Column – Another scare technique we shouldn’t buy

Cody Bashore and Cody Bashore

Lock your doors everyone, because the streets of Santa Barbara are now filled with freed criminals.

The county recently released 22 inmates from their jail and another 49 from the alternative sentencing program. Another 57 inmates either in jail or in an alternative program are expected to be released by the end of January.

But before you all run out to buy tasers or feel the need to walk in pairs at night, make sure you understand who is affected by these changes.

Only low-risk offenders would be released, and the sentences of violent criminals or registered sex offenders won’t change.

We shouldn’t be afraid of anyone our government considers a low-risk offender. We don’t seem to have an alternative to letting people out early, so this is a must.

Because that’s the case, I’d release those who drank too much one night or were caught tagging, especially if it keeps sex offenders and all other violent criminals out of our neighborhoods.

A change in Section 4019 of the California Penal Code caused the prisoners’ sentences to be cut down. Governor Arnold Schwarzenegger amended the penal code in hopes of fixing the growing overcrowding problem in the state’s prison system, but it applies to all jails as well.

Inmates will now be given a one-half day credit for good behavior instead of one-third. Basically, every two days an inmate serves, they are credited with three days toward their sentence.

Santa Barbara County Sheriff Bill Brown said this will make it more difficult for his police force to keep the public safe.

Schwarzenegger seems to feel otherwise. He explained this will not compromise public safety.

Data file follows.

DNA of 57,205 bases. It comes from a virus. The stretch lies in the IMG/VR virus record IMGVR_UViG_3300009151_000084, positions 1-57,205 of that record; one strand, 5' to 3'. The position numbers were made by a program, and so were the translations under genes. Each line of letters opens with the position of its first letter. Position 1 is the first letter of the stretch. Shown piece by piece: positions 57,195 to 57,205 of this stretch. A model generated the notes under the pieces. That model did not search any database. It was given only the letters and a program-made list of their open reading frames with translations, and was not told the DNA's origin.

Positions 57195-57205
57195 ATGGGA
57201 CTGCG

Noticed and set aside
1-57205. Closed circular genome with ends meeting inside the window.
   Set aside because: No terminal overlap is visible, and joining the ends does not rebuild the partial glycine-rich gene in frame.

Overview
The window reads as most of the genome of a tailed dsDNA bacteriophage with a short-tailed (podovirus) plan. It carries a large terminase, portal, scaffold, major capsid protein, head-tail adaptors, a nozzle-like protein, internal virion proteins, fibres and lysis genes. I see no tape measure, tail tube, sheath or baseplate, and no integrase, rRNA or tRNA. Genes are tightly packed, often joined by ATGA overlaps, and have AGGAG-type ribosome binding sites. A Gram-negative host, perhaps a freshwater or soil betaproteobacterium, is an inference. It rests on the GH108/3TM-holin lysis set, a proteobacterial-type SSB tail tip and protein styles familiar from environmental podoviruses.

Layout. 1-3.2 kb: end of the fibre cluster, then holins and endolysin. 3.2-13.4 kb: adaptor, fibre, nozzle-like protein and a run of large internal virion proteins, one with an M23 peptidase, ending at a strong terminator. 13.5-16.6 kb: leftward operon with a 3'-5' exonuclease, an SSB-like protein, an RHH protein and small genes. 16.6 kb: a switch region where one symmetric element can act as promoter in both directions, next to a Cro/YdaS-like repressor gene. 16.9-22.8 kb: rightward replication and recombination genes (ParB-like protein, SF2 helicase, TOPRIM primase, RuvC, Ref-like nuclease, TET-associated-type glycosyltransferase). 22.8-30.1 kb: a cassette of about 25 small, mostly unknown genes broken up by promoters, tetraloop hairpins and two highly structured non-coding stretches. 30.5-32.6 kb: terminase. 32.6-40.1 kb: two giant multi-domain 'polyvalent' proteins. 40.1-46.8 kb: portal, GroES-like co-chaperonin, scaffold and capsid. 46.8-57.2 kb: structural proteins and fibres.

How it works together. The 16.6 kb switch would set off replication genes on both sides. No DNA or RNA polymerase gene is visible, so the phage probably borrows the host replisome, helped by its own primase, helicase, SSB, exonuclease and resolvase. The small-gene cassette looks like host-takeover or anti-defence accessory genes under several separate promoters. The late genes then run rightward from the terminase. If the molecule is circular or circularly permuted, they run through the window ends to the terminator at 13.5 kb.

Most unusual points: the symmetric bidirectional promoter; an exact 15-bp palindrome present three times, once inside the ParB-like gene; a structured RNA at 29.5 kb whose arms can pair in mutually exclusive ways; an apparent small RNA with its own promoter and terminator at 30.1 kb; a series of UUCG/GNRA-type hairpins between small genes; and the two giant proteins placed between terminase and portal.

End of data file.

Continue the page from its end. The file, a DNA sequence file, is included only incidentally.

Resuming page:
Clearly, the governor has the right idea here.

We shouldn’t buy Sheriff Brown’s “you will not be safe” argument. Most of the inmates released are probably guilty of crimes such as public intoxication, marijuana possession or vandalism.

These are not the crimes of dangerous people. They are probably all first-time offenders who screwed up once and paid the price.

Also, if you do the math, they are serving about a week or two less than they would have before the change. Not a big difference.

Granted, I’m sure we would prefer these individuals not be out on the streets, but do they really pose a threat to our safety?

Most of these crimes only hurt those committing them.

Obviously, no one condones breaking the law. But there’s no need to worry about keeping a shoplifter behind bars for an extra week while the state is struggling to pay its employees.

Plus, this is supposed to save taxpayers some money. Whether it does or not will remain to be seen. Jail cells will probably be filled soon enough by those on the next episode of On Patrol with SBPD. But the intent to save us some cash is there and we’ll take it.

Yes, they may end up re-offending and returning to jail. But low-risk offenders have earned these early releases with good behavior-they are not just handed out freely.

Sheriff Brown is trying to use scare tactics-something people in positions of authority normally do.

Former President Bush told us Iraq had weapons of mass destruction and it turned out there weren’t any. Back in the mid 1950s, Sen. McCarthy said communists were working in the government and we didn’t find any. The list goes on.

If Brown really wants to keep us safe, he just needs to make sure he rounds up these low-risk offenders again if and when they deserve it.

After all, we are paying him to do just that.